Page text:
Why does identity matter when it comes to women's health?
Updated: Mar 25
Why does identity matter when it comes to women’s health? Dr. Chun, a provider I work with, bravely shares how his identity as a non-white male OBGYN may make women think twice about selecting him first. Clearly, so many of his patients know he is way more than the sum of the boxes he checks off in the census. However, our identities such as gender, race, ethnicity, sexual orientation, class, nationality, etc., are important in:
how we view our world
learning about how the world might view us (stereotypes)
what makes us feel mentally well, connected, and empowered
Providers are encouraged to be sensitive to how patient’s identities may shape their experiences. However, this is relatively new to the fields of medicine and mental health unfortunately. People experience invalidation, discrimination, and prejudice all the time, and are particularly vulnerable during the perinatal experience.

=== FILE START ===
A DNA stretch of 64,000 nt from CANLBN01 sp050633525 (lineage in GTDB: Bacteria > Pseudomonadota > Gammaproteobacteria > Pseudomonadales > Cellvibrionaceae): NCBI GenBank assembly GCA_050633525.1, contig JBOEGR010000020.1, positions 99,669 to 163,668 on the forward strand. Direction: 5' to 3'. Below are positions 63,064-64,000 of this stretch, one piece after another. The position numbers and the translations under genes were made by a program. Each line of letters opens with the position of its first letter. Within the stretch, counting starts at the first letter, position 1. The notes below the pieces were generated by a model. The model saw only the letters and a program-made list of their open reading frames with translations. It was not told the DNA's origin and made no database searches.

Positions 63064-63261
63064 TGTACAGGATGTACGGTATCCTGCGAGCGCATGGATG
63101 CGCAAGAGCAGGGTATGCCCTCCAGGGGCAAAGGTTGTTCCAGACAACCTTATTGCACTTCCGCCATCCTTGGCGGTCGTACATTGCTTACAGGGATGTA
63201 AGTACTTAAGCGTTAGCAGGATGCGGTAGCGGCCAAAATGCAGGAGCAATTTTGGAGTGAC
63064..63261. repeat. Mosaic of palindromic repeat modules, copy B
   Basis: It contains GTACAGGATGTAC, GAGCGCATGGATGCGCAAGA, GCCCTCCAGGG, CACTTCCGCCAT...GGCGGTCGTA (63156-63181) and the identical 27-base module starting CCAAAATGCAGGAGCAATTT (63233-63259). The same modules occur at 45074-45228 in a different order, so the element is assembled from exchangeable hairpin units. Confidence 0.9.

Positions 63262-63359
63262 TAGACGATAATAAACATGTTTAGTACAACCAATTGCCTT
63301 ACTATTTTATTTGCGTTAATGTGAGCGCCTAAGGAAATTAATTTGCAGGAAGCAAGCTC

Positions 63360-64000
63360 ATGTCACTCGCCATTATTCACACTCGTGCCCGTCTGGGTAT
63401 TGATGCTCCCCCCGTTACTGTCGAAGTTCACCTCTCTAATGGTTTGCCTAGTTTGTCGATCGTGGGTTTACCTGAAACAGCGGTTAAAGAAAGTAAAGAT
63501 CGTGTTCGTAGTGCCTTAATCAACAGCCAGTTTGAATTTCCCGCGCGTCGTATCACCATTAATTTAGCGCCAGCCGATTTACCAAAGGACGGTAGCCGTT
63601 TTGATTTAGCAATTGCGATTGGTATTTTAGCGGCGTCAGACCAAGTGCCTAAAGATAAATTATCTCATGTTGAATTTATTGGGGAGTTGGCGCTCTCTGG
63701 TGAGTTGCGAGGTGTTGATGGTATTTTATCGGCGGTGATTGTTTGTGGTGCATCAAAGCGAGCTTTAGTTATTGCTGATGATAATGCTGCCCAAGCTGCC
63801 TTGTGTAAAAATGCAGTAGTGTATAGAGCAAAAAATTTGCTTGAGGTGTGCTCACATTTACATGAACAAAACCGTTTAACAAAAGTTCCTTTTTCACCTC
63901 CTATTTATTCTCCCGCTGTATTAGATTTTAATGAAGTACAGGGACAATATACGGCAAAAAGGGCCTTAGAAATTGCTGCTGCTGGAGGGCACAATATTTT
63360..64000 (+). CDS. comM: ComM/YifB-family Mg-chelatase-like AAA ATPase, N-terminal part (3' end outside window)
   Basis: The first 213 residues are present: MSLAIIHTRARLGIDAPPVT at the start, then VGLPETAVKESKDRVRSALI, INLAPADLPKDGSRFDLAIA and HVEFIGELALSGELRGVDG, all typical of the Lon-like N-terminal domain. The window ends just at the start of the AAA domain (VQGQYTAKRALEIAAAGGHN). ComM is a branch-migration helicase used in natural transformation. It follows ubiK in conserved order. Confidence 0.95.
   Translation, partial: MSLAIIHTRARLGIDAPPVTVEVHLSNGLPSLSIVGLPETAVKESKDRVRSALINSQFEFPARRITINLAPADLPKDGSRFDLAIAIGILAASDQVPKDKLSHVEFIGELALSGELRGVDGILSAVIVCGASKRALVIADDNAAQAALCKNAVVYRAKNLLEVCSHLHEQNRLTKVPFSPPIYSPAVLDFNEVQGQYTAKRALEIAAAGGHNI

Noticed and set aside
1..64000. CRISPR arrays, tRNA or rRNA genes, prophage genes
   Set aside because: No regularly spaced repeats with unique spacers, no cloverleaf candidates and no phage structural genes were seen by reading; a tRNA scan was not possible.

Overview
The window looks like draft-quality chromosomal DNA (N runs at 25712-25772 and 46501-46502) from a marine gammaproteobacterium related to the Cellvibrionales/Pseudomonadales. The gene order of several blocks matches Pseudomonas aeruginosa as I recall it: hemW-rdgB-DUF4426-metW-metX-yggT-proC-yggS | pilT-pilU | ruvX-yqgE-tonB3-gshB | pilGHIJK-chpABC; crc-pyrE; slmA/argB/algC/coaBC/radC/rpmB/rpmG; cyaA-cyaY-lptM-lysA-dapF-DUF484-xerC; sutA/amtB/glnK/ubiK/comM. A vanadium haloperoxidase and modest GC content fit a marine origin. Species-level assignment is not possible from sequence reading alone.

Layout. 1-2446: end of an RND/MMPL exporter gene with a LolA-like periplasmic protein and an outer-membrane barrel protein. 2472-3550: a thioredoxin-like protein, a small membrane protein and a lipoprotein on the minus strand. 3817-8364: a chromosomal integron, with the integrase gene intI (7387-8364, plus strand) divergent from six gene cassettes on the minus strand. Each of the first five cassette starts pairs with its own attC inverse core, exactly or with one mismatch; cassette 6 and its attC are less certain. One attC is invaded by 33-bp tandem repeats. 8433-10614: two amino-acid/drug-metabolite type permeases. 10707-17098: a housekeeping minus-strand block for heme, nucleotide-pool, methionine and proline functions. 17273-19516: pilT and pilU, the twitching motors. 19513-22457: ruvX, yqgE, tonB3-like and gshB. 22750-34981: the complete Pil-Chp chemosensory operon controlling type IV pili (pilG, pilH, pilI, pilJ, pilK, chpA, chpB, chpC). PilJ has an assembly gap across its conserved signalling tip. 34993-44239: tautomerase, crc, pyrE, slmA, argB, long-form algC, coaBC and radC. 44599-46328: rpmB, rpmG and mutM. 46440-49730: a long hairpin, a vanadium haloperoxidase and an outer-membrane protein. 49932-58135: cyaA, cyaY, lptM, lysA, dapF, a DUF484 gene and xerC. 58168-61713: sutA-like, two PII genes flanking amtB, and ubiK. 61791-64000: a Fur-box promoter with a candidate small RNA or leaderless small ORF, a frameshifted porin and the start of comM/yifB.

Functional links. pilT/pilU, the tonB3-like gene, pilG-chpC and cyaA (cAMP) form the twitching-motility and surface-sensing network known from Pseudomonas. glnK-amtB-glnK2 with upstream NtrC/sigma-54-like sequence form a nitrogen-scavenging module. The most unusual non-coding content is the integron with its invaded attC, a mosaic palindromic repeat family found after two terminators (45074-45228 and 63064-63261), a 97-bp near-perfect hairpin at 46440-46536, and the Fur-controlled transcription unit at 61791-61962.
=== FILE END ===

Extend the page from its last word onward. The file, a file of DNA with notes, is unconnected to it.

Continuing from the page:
It is very important to remember that you are a consumer in your own healthcare. Sometimes you can give feedback to providers when things don’t sit well, but sometimes because of the power dynamics and lack of awareness of the provider it’s just not worth your emotional energy. Your identities and cultural values matter. Look for providers that go beyond stereotypes, are open and interested in your values as they relate to your care, and more importantly are self-aware and can acknowledge their privilege and power as a provider.